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Nicole Eisenman
at Susanne Vielmetter Projects, Culver City, California
Recommendation by Michael Shaw

The artist as an existential clown is the posture assumed in the current paintings of Nicole Eisenman.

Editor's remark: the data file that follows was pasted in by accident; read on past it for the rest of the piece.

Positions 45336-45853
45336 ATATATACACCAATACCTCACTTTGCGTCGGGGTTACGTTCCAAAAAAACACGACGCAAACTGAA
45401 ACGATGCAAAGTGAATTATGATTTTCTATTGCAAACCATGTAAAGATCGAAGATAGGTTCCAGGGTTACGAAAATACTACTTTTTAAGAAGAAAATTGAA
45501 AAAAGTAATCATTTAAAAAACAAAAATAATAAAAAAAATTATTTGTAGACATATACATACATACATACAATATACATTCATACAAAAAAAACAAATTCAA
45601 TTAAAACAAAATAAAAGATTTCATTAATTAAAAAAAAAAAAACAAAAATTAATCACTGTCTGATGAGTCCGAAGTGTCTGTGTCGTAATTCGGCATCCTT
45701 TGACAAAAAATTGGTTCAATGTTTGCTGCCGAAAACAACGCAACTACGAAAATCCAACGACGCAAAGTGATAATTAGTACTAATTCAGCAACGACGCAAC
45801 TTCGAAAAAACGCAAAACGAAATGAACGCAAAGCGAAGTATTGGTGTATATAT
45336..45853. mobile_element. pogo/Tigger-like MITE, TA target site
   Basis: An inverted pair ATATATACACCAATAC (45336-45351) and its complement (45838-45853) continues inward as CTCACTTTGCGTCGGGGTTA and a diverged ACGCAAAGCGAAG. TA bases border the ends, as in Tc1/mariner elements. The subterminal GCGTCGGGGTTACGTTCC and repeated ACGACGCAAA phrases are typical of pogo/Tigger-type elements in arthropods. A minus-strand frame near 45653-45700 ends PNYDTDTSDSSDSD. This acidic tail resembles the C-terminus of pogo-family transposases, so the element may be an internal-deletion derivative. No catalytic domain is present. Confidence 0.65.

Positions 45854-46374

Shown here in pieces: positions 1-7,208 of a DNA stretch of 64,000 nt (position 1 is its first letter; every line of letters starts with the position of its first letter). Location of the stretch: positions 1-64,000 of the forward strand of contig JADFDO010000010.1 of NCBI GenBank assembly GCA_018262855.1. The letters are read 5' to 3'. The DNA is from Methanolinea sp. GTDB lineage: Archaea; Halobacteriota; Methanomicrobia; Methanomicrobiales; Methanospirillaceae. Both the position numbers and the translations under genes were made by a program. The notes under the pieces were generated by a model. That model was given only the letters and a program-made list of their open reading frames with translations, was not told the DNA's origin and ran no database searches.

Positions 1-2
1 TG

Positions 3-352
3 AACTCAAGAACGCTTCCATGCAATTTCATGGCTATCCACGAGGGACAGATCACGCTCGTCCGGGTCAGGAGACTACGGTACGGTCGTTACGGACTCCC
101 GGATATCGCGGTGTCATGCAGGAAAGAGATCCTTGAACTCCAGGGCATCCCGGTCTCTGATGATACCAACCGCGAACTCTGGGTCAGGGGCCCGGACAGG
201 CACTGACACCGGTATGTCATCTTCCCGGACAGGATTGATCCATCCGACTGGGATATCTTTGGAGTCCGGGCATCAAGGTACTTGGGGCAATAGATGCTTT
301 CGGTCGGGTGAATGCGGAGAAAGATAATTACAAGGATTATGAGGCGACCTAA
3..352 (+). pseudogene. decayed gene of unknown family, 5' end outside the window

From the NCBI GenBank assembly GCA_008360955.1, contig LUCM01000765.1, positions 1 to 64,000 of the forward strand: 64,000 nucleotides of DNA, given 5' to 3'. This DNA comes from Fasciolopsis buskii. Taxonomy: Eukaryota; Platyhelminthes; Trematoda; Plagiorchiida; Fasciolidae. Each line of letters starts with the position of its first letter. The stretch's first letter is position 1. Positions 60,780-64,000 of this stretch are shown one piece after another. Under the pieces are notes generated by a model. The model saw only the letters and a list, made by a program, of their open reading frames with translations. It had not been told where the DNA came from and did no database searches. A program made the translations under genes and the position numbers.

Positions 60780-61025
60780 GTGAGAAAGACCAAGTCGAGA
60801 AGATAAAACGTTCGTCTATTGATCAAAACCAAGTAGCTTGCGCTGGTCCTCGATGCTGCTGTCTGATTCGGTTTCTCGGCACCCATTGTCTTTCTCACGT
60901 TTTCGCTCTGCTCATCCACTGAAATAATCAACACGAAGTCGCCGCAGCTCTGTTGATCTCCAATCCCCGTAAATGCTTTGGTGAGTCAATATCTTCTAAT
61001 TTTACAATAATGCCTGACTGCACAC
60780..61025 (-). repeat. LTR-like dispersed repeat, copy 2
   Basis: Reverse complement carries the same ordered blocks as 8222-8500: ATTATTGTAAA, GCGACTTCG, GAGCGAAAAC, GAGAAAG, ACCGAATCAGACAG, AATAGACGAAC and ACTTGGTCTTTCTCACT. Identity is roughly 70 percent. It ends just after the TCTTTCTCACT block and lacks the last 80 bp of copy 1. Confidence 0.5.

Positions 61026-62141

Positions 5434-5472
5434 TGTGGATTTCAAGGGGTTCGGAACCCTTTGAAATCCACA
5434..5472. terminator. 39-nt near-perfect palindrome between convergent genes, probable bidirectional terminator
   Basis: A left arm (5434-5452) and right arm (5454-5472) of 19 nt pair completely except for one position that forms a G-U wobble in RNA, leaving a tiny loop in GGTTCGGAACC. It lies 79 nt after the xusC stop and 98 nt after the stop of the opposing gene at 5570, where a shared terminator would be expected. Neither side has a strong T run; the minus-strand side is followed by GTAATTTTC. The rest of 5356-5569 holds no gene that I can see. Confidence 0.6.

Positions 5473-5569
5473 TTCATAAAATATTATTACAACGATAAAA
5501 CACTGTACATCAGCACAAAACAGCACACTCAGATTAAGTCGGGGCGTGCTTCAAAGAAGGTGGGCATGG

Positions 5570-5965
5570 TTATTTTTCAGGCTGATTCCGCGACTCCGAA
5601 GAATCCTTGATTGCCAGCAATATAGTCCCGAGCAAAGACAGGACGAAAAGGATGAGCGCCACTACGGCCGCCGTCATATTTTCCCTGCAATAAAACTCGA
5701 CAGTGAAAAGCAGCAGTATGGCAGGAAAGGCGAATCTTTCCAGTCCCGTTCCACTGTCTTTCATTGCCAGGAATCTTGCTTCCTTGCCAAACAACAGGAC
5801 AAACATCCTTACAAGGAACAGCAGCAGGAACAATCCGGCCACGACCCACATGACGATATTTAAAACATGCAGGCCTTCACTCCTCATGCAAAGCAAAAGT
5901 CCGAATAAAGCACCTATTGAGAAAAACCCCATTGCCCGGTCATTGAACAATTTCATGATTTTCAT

Nicole Eisenman continues to charm with her particular brand of visceral-yet-light-heartedly-whimsical take on the artist as existential clown. The first grouping includes the "Guys," large portraits of Les Demoiselles d'Avignon-inflected faces, each flecked with sideways-aligned smatterings of collaged African masks and sculptures. "Guy Capitalist" adds in a pair of 1972 Eisenhower silver dollars for eyes. The second grouping, which includes "The Drawing Class" and "Séance," has more of a realist bent, albeit an underground comics-inspired, painterly one that only Eisenman has seemed to figure out how to pull off, portraiture that is sophisticated despite its latent horror-show goofiness.  Her take on the "Tea Party," a four-person bunker gathering complete with cans of tuna and the requisite stack of gold bars, is far too much fun, and funny, to be partisan-heavy politicizing. Her final grouping — a body within the body — is her series of kissers. Most of these are the most painterly and expressionistic images in the show. They bring to mind the work of New York artist Dana Schutz. Though she's of a younger generation, one wonders if her work has had an impact on Eisenman.  Perhaps it's just something in the zeitgeist. Or maybe just the springtime air 

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